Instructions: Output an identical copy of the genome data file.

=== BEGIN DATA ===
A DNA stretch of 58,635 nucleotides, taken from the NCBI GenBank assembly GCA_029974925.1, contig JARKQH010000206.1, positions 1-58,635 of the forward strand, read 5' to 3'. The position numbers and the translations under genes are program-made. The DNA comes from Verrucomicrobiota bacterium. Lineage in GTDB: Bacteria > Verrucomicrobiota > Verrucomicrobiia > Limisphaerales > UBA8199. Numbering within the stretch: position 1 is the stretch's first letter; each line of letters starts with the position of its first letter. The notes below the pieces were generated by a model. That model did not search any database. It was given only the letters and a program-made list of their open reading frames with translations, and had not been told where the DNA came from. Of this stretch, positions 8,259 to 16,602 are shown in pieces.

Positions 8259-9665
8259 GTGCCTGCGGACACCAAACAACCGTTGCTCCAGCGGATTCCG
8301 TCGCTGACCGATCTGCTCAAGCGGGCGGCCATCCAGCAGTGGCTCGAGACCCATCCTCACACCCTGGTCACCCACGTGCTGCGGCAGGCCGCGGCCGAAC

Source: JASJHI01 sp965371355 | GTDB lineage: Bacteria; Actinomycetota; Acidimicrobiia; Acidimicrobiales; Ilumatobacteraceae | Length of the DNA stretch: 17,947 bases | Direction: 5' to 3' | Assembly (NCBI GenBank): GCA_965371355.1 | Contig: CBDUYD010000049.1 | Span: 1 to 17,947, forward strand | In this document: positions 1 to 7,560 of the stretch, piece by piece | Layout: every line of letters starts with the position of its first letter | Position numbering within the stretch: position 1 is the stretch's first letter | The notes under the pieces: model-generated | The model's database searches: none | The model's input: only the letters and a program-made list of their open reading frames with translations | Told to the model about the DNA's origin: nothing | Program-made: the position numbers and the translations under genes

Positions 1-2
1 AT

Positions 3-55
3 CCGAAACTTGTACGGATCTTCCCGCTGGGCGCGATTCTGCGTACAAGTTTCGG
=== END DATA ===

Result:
A DNA stretch of 58,635 nucleotides, taken from the NCBI GenBank assembly GCA_029974925.1, contig JARKQH010000206.1, positions 1-58,635 of the forward strand, read 5' to 3'. The position numbers and the translations under genes are program-made. The DNA comes from Verrucomicrobiota bacterium. Lineage in GTDB: Bacteria > Verrucomicrobiota > Verrucomicrobiia > Limisphaerales > UBA8199. Numbering within the stretch: position 1 is the stretch's first letter; each line of letters starts with the position of its first letter. The notes below the pieces were generated by a model. That model did not search any database. It was given only the letters and a program-made list of their open reading frames with translations, and had not been told where the DNA came from. Of this stretch, positions 8,259 to 16,602 are shown in pieces.

Positions 8259-9665
8259 GTGCCTGCGGACACCAAACAACCGTTGCTCCAGCGGATTCCG
8301 TCGCTGACCGATCTGCTCAAGCGGGCGGCCATCCAGCAGTGGCTCGAGACCCATCCTCACACCCTGGTCACCCACGTGCTGCGGCAGGCCGCGGCCGAAC

Source: JASJHI01 sp965371355 | GTDB lineage: Bacteria; Actinomycetota; Acidimicrobiia; Acidimicrobiales; Ilumatobacteraceae | Length of the DNA stretch: 17,947 bases | Direction: 5' to 3' | Assembly (NCBI GenBank): GCA_965371355.1 | Contig: CBDUYD010000049.1 | Span: 1 to 17,947, forward strand | In this document: positions 1 to 7,560 of the stretch, piece by piece | Layout: every line of letters starts with the position of its first letter | Position numbering within the stretch: position 1 is the stretch's first letter | The notes under the pieces: model-generated | The model's database searches: none | The model's input: only the letters and a program-made list of their open reading frames with translations | Told to the model about the DNA's origin: nothing | Program-made: the position numbers and the translations under genes

Positions 1-2
1 AT

Positions 3-55
3 CCGAAACTTGTACGGATCTTCCCGCTGGGCGCGATTCTGCGTACAAGTTTCGG